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We know that the Earth is endowed with naturally occurring stuff like magnetic lodestones and elemental copper, which makes it straightforward to create a motor. From there, you can generate electricity, create new permanent magnets via electromagnets

Do we?

Because I've not seen a good 'straightforward' answer on how to make a magnet without other relatively strong permanent magnets to make electricity.

As far as I can tell, lodestones won't run motor or a generator.

So, for boot-strapping? I'd take a roll of rare-earth magnets; or preferably an engine or generator of some kind - so you could rapidly get into the magnet business.

How hard is it to build a generator if you've jumped to the distant past?

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Conductors, insulators and magnetic materials

These are the three basic materials needed to start working with electricity.

1- Conductors

Electricity flows through conductors.

  • Generators
  • motors
  • transmission lines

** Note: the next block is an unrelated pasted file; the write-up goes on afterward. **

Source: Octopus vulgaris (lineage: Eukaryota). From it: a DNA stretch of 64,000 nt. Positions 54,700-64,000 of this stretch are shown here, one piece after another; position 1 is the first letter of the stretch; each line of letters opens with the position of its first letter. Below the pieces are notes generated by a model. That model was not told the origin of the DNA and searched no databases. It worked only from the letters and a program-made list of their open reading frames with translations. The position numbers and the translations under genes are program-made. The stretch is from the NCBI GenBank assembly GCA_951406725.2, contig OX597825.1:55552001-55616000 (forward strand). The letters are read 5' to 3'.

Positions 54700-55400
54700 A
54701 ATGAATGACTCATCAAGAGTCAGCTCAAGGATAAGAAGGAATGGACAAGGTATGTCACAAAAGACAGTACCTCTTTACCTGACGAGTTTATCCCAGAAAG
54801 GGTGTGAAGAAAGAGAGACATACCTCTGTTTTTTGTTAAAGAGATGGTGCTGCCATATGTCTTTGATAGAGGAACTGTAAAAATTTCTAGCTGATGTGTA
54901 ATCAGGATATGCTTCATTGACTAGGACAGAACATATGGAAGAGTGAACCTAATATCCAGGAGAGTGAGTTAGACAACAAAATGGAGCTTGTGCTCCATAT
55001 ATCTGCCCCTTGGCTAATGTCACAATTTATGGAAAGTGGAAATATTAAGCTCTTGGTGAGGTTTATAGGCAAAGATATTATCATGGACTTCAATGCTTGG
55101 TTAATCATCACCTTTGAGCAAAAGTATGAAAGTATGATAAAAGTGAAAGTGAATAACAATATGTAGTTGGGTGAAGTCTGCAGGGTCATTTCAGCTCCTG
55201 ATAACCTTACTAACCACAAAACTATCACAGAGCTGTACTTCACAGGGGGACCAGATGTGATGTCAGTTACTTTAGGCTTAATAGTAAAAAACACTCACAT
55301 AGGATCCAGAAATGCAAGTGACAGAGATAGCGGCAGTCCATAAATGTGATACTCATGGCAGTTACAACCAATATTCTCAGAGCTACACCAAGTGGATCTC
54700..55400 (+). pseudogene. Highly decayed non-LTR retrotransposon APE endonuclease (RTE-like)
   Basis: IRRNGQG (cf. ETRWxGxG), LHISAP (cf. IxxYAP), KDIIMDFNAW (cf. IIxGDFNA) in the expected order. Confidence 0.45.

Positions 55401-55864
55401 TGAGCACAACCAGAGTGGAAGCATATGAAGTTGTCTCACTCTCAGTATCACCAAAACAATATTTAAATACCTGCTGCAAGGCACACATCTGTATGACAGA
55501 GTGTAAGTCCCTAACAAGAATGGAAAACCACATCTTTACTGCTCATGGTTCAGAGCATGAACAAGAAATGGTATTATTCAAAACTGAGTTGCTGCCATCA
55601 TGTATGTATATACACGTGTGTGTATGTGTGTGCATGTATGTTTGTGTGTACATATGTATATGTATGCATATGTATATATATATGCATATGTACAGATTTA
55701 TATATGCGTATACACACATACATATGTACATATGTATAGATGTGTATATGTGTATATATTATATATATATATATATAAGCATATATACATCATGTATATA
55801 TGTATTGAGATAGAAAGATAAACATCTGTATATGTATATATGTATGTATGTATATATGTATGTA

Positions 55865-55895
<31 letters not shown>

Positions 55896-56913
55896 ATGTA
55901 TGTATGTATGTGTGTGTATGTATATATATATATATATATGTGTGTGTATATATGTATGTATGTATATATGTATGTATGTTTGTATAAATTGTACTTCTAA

• wiring

are all possible because of conductors only.

2- Insulators

All conducting wires in motors, generators and wiring are covered with insulating materials for safety purposes. Transmission line on towers are places on insulators otherwise all electric current will flow to ground.

3- Magnetic materials

Loudspeakers, motors, generators, deflection yokes, interference suppressors, antenna rods, proximity sensors, recording heads, transformers and inductors use magnetic materials (Ferromagnetic or Ferrimagnetic)

We need a magnetic material with high permeability e.g. iron has permeability μ=6x10-3.

Without high permeability, the magnetic field formed inside the core will be so weak that it will be almost useless.